Today, Ash Wednesday, begins the 40 days of Lent. In several Christian traditions, the placement of ashes upon one’s forehead is a reminder of our mortality and our need to repent. As Abraham spoke to Almighty God, “Let me take it upon myself to speak to the Lord, I who am but dust and ashes.” Adam was made from the dust of the ground (Genesis 2:7). We each return to the dust and ash when our bodies die and decompose. We may not like to face that fact, but the truth keeps coming back.
Ashes are also a sign of repentance, our need to turn back to God. The book of Jonah describes how the people of Nineveh responded to Jonah’s message to turn back to God.
And Jonah cried out, “Forty days more, and Nineveh shall be overthrown!” And the people of Nineveh believed God; they proclaimed a fast, and everyone, great and small, put on sackcloth. When the news reached the king of Nineveh, he rose from his throne, removed his robe, covered himself with sackcloth, and sat in ashes. (Jonah 3:4-6).
The imposition of ashes also connects us to our baptism. Many Lutherans and others were baptized with water on their forehead. It was a sign of washing and renewal, of dying with Jesus and rising again to new life. Paul writes how baptism is connected to Jesus crucifixion and resurrection.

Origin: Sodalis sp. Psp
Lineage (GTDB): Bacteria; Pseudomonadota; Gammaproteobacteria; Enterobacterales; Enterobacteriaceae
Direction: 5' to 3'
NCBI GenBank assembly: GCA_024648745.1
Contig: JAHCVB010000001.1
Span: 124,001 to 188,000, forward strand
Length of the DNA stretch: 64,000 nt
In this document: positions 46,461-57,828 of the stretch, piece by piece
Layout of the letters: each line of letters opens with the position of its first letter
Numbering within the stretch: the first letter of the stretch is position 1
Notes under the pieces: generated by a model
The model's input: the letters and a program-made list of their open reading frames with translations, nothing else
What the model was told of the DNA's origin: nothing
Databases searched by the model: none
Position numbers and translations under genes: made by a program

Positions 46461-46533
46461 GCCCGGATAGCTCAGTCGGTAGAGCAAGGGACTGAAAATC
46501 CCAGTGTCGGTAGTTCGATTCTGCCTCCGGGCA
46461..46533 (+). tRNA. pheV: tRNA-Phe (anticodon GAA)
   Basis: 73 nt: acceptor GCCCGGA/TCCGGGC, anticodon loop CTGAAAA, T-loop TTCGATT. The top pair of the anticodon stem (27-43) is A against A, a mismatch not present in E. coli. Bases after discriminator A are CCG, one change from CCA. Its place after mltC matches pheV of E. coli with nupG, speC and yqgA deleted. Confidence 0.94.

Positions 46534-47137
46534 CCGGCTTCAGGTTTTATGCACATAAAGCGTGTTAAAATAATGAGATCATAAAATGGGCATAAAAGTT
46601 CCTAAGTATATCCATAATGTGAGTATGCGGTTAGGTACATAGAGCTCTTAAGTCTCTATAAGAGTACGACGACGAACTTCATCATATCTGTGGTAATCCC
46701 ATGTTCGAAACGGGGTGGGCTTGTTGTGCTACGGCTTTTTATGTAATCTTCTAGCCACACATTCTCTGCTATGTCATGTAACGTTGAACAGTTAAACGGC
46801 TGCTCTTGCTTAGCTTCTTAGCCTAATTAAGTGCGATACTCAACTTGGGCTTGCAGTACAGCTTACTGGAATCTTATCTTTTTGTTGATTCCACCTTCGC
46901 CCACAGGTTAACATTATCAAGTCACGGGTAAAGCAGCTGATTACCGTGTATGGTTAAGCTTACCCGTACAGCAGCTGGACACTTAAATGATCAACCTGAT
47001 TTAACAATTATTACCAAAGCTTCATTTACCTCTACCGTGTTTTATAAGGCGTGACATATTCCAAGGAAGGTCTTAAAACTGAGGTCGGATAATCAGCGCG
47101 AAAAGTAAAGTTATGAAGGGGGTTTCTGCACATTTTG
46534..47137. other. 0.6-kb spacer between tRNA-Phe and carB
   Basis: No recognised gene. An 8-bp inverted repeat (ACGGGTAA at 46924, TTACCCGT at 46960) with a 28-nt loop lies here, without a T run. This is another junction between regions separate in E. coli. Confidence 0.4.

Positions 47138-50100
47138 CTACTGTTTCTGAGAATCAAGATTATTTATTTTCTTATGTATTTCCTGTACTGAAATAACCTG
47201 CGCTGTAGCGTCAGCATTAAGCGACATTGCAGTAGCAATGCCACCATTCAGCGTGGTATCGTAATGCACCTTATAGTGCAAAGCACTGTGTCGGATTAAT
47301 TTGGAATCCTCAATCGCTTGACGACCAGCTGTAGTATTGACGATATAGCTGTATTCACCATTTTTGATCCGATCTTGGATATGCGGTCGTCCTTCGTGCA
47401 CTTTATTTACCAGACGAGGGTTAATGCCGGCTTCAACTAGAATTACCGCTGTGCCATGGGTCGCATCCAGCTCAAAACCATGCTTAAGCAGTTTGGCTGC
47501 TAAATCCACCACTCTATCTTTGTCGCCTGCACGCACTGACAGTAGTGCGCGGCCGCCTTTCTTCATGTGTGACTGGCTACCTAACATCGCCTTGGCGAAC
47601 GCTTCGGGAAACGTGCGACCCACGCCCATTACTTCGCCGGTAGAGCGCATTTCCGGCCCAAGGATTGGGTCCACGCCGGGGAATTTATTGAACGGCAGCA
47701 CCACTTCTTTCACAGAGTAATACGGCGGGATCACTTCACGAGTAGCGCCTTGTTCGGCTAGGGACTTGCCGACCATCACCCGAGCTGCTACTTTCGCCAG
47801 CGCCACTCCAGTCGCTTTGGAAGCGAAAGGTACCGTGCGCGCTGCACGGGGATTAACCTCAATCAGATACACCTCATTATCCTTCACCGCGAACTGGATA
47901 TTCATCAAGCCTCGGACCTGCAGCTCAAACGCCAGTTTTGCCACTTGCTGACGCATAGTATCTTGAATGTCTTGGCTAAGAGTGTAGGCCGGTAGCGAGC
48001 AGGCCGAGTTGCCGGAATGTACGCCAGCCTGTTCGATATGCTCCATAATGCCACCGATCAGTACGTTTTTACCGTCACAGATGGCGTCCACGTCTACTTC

But if we have died with Christ, we believe that we will also live with him. We know that Christ, being raised from the dead, will never die again; death no longer has dominion over him. The death he died, he died to sin, once for all; but the life he lives, he lives to God. So you also must consider yourselves dead to sin and alive to God in Christ Jesus. (Romans 6:8-11):
The ashes are thus a reminder that we have already died in our baptism. We died to sin and corruption, and have begun to live the new life in Christ. The ashes we place on our head will eventually wash away; the promise of our baptism is not so easily removed. The Holy Spirit holds us in Christ Jesus.
Lord Jesus, let me die to sin and death that I might live with you now and forever.